Practice key for people with half a heart

For decades, Australians born with half a heart were told not to exercise as it could strain the muscle and even cause sudden death.

But a study from the Heart Research Institute, the world’s first, is looking at whether exercise is actually the key to improving the quality of life for people with congenital single-ventricular heart disease.

More Australian adults are living with the condition due to advances in health care, but are mostly inactive due to current health advice, says associate professor Rachael Cordina.

“Limiting physical activity was actually very useless, both for physical health and for mental health and sense of well-being,” Dr. Cordina, the study’s principal investigator, told AAP.

“As we’ve gained more experience and more scientific evidence, we’ve realized that exercise is very beneficial and not really harmful if done properly.”

The study, which begins in June, will follow approximately 400 participants aged 10-55 as they complete four months of intense resistance training.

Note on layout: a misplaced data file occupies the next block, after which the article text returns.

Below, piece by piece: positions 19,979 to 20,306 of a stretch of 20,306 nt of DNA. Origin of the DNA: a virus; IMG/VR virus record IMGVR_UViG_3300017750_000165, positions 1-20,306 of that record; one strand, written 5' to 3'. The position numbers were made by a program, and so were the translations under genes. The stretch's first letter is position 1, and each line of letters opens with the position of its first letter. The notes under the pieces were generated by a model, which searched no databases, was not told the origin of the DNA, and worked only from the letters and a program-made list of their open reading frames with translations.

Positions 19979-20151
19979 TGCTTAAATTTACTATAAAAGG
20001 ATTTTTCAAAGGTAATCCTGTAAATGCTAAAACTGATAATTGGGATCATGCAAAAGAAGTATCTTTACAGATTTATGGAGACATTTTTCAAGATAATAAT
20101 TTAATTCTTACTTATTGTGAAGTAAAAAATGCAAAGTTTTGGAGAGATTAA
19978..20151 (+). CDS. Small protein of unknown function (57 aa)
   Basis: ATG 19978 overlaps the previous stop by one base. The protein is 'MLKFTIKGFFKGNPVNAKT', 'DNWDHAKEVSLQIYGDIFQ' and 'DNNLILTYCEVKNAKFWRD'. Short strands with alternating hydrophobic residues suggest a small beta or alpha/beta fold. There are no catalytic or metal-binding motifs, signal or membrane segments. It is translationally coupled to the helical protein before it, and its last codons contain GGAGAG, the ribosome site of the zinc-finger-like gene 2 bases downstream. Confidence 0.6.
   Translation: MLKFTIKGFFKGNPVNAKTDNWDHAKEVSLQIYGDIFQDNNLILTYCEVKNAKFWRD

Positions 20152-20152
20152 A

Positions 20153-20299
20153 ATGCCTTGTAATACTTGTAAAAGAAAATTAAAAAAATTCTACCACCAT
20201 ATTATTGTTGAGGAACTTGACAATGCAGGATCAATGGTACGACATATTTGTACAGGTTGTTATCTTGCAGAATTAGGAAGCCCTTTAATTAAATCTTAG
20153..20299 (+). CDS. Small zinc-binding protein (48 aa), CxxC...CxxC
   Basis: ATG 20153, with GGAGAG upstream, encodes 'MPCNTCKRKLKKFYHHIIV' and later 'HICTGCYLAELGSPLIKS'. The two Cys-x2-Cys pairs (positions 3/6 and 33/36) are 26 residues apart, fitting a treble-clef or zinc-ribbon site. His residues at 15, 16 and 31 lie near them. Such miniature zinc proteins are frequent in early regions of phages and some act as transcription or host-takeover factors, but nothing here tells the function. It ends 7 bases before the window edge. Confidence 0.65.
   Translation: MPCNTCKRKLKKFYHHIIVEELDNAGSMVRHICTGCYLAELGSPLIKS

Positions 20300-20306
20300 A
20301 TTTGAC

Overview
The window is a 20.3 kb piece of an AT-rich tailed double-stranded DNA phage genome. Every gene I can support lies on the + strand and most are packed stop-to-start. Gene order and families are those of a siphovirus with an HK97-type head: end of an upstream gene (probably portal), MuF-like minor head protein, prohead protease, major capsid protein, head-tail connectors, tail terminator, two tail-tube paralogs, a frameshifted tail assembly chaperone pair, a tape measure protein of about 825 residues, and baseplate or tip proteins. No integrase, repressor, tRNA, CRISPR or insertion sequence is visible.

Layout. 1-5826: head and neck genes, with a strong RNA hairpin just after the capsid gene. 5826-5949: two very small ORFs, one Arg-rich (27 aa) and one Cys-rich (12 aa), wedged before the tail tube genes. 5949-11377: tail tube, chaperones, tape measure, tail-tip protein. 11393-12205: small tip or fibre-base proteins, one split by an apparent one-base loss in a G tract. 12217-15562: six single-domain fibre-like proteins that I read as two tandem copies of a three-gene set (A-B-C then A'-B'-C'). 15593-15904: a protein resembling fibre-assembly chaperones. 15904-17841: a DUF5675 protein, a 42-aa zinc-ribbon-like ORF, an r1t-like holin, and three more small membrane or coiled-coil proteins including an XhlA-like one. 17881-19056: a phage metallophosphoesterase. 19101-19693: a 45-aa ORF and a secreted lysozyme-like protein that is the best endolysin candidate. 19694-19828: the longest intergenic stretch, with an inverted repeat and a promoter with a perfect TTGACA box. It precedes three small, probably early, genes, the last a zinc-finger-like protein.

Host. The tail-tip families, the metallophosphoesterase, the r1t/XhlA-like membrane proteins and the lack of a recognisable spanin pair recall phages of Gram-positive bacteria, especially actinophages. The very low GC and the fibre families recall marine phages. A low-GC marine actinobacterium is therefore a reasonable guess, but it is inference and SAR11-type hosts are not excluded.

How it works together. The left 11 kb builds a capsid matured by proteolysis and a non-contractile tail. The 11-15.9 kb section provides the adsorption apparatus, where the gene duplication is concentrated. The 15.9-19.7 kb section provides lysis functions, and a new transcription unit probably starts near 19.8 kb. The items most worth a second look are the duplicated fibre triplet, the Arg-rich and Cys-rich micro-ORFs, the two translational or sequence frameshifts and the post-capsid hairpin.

The group is then followed for another eight months while they continue to train independently at home.

A preliminary study showed there were benefits to exercise, but this new Australian trial will provide more complete answers, says Dr. cordina.

“There’s still a culture of fear among some doctors and family about sports, so it’s important that we address those fears with the right science,” she said.

“We were able to use $5 million to run a good trial … to help us develop a good model of care that we can roll out for all the people living with these types of heart defects.”

People with congenital heart disease living in Western Australia, Queensland, NSW and Victoria are eligible to participate in the study.

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